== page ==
In this series, I have dived into the milieu of a recent discussion among church leaders and strategists on the church being missional or attractional. In previous posts, I unpacked this is a false dichotomy. Often, the missional guys point to Jesus as our example to be on mission as he was constantly moving and going to people. So I want to look at Jesus’ ministry to further point out that it is both/and.
Jesus did come and live on mission (missional), yet he did not do that at the expense of drawing people to him (attractional). When we jump into this discussion, we often feel like both sides want to pull on the Bible to say their way is more accurate. As we look at Jesus let’s notice that Jesus uses multiple methodologies throughout his ministry.
People flocked to him from the cities, the rural countryside, the hills, and regions beyond Palestine. People from all backgrounds, the sick, the poor, children, women and the working class, the broken, the despised, the sinners and hurting came to be near Jesus…Something about Jesus stepping into our world with the kingdom of God sparked a move of people crossing whatever barriers they could to see Jesus. Some even broke through a stranger’s roof to get their friend a front row seat with Jesus (Mark 2). And the people who came to see Jesus were not always the people most like him. People came from all over to see Jesus: Gentiles from Syria, the Decapolis, Phoenicia, and non-Jewish soldiers, and more.
Yet, Jesus never remained satisfied that people were dogpiling over each other to get near him, as the word picture in the Greek implies in the narrative of Jesus by the shore (Luke 5:1). Jesus never contented himself or allowed for what we might see in today’s culture to set in—a sense of celebrity. That is because he always knew when to move on (Mark 1:38). The crowds began filing in from everywhere, but Jesus was up early praying. When the disciples found him, he said, I have to go; more towns need to hear the gospel. Jesus constantly was on the move going from town to town and people to people to bring the good news of the kingdom of God.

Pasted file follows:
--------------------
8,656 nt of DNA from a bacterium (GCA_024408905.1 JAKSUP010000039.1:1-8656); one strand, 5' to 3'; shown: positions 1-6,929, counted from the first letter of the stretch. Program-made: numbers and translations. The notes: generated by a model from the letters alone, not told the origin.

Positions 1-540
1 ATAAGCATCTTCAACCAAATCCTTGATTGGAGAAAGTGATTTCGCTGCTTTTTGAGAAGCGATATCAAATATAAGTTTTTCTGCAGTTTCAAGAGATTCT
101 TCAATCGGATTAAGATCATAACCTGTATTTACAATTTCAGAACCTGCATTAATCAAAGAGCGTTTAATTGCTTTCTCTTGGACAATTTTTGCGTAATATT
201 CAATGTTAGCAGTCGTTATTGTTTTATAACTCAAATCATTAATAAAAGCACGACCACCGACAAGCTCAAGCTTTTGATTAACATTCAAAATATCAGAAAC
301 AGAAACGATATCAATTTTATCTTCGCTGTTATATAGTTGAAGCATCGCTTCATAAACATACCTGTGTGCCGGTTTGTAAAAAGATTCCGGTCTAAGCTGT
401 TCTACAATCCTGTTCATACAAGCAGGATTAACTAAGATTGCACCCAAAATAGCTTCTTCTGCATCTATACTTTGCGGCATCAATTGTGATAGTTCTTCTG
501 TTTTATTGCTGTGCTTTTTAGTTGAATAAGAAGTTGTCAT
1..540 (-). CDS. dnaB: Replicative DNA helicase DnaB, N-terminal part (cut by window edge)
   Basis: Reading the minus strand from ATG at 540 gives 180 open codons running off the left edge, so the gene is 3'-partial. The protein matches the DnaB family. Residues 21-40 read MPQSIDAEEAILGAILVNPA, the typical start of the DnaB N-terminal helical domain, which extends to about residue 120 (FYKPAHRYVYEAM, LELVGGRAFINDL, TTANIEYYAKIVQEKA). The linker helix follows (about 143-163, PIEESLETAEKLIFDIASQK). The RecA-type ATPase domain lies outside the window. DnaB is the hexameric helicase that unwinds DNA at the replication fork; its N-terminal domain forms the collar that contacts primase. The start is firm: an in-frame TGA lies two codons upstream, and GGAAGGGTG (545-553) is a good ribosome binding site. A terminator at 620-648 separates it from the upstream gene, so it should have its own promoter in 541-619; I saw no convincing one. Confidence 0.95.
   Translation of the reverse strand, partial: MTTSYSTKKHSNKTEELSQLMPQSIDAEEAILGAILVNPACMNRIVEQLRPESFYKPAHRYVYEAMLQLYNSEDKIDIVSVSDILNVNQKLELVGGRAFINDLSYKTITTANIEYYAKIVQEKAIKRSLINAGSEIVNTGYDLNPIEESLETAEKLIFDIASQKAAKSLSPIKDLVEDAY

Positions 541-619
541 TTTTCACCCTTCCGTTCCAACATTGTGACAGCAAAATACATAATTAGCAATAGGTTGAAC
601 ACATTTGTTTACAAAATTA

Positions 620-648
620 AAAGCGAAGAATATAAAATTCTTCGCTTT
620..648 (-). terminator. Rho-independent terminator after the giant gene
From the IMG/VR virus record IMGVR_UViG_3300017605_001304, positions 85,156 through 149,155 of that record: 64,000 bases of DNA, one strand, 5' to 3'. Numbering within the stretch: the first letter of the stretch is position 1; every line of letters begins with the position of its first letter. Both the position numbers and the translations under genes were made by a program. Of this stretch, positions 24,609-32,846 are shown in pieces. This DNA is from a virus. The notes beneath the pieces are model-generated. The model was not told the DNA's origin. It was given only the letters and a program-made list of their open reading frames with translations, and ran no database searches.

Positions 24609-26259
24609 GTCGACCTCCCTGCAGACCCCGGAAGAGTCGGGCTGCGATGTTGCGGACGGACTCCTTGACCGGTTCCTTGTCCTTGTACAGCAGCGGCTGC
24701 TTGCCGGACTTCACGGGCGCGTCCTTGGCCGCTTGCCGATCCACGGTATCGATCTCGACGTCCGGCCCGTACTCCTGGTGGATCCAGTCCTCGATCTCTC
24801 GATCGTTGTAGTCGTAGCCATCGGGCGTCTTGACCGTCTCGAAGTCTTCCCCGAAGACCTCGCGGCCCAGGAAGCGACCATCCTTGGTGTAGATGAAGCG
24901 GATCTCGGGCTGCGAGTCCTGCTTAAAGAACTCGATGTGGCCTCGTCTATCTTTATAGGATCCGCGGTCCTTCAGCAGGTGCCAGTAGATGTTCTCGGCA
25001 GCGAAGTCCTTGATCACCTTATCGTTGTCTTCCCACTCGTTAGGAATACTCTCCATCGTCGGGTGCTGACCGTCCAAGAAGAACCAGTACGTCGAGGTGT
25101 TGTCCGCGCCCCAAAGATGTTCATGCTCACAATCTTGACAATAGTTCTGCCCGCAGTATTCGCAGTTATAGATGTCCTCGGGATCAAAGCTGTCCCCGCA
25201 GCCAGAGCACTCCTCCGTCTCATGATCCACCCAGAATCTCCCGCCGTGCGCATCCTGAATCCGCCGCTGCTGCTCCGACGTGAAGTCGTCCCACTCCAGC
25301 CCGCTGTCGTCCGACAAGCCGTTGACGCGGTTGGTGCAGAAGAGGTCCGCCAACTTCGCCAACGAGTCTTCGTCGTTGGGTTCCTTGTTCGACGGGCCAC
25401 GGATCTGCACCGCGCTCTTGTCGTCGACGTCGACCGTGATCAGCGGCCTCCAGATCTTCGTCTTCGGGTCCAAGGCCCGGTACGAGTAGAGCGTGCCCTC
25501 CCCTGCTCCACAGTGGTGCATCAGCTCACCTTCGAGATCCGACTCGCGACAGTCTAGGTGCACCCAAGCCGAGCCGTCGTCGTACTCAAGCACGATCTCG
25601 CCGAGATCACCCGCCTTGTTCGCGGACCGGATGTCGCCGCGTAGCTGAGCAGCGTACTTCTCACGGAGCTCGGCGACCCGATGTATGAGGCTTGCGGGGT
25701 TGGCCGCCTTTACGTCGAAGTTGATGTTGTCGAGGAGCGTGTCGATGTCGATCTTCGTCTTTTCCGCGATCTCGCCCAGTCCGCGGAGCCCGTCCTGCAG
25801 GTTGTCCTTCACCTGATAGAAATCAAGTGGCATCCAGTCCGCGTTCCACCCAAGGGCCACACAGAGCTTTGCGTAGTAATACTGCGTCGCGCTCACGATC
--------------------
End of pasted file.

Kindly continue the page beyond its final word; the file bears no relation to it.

In this, Jesus was the best example of mission…and attraction. He crossed cultures and drew men, women and children unto him. In his ministry, Jesus allowed for both forms of connecting with people, because discipleship was his primary focus. Jesus was always moving out and stopping to allow people to come but moving out again at the right time. He kept a keen ear to the voice of the Spirit as he lived out mission and practiced the appropriate methods for the current task. Here is a map (Jesus’ travels and followers-maps) that gives a picture of where Jesus went (the first map) and where people came from to see Jesus (the second map).
People crossed cultural barriers to meet with the one believed to be the Messiah, a great man among the Jews who also could affect their lives. Let me illustrate this point with a look at Mark 3:7-8. Imagine people descended from Esau, and the Edomites, now living in Idumea, nearly 500 km south of Galilee down by the Dead Sea. These people were overlooked in the time of Jesus due to their background and status. Yet some from there came to find Jesus. Why?? How? Perhaps a neighbor or relative saw him while north on business. When they returned home, they likely grabbed their friend or cousin and got them on the next bus north. Well, not a bus, but a long walk to see this teacher who taught with authority unlike any they ever heard. The crowds we picture on the mount where Jesus preached his famous story likely comprised a multi-ethnic crowd, some drawn in to Jesus and others that Jesus found.
As we seek to do mission in Bangkok, we want to first listen to God’s voice, and in everything pour our life into the people we work with to make disciples as we walk together with Jesus. We won’t be here forever, but we want to leave people behind that are lifelong disciples of God. I am less concerned with how we connect with them than I am with having meaningful connections with the people we serve.